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Triple-negative breast cancer diagnosis report shows racial disparities

ANI | Updated: Jul 08, 2019 23:01 IST

Washington D.C.[USA], July 8 (ANI): A recent study suggests that women's colour and age may elevate the risk of developing triple-negative breast cancers, which are often aggressive and do not respond to hormone therapy.
The study was published in the journal, 'Cancer.'
To conduct a larger study, Lia Scott along with her fellow researchers analyzed all breast cancer cases diagnosed during 2010-2014 from the United States Cancer Statistics database, a population-based surveillance system of cancer registries with data representing 99 per cent of the U.S. population.
The team of researchers identified 1,151,724 cases of breast cancer from 2010-2014, with triple-negative cases accounting for approximately 8.4 per cent of all cases. The researchers uncovered a significant burden of triple-negative breast cancer for women of colour, specifically non-Hispanic black women, and for younger women.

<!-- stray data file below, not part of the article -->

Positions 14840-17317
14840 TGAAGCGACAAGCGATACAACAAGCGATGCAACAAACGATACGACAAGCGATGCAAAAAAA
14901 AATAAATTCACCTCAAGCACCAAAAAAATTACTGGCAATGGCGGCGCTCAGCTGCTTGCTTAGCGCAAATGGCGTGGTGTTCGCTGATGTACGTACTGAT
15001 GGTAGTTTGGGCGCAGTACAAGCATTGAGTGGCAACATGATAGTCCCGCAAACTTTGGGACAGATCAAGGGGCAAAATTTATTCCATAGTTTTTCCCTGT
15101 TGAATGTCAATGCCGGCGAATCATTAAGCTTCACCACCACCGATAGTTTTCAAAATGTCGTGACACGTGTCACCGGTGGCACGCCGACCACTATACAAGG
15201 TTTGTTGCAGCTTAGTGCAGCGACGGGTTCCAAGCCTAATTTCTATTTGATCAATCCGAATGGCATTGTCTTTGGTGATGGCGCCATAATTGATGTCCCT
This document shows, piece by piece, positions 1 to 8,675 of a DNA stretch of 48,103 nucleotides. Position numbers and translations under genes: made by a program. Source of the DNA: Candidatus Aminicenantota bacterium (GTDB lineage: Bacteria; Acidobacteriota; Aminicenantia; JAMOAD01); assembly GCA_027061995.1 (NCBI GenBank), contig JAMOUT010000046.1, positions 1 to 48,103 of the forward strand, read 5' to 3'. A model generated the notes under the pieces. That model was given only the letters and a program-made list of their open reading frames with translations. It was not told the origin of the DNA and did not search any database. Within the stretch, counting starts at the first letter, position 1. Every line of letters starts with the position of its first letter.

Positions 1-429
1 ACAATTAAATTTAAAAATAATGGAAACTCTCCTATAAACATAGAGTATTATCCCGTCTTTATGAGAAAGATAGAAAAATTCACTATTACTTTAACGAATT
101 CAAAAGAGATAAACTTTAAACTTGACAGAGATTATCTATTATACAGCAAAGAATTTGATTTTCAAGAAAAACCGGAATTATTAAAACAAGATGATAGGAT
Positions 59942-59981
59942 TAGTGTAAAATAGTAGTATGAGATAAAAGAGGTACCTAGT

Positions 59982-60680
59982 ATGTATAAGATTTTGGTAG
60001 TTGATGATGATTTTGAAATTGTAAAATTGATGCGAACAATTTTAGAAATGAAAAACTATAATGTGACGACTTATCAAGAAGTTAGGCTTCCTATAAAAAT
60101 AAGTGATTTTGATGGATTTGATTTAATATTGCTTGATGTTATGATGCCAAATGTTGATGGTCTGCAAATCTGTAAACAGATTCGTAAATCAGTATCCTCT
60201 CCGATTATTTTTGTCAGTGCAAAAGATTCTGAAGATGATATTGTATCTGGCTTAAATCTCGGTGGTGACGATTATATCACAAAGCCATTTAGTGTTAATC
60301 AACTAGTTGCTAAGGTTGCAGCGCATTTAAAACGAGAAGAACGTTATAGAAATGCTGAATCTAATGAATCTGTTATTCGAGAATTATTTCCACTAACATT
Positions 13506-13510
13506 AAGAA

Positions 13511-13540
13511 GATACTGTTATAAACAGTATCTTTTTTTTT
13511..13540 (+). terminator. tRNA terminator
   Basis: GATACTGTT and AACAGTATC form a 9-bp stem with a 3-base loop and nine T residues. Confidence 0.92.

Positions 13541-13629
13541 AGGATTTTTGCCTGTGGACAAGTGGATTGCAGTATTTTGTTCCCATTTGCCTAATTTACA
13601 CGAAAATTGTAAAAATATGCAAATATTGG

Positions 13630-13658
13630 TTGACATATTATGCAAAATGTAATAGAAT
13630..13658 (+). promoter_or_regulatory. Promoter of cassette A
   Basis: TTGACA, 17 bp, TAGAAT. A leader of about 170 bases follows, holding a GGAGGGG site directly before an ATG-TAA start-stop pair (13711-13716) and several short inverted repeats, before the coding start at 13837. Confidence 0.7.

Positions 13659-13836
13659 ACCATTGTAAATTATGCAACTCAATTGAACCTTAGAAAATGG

Compared with non-Hispanic white women, non-Hispanic black women and Hispanic women had 2.3-times and 1.2-times higher odds of being diagnosed with triple-negative breast cancer, respectively. More than 21 per cent of non-Hispanic black women were diagnosed with triple-negative breast cancer, compared with less than 11 per cent for all other types of breast cancer.
Women younger than 40 years of age had twice the odds of being diagnosed with triple-negative breast cancer than women aged 50-64 years. Also, among women who were diagnosed with breast cancer, those diagnosed at late stages were 69 per cent more likely to have triple-negative cancer than other types.
The authors noted that due to the aggressive nature of triple-negative breast cancer and the lack of therapeutic options, it is important to know which individuals face higher risk and what factors may influence this risk.
"With the advent and availability of more comprehensive cancer data, such as the United States Cancer Statistics database, it is important that we continue to explore disparities in order to better inform practice and policy around screenable cancers like breast cancer," said Dr Scott. (ANI)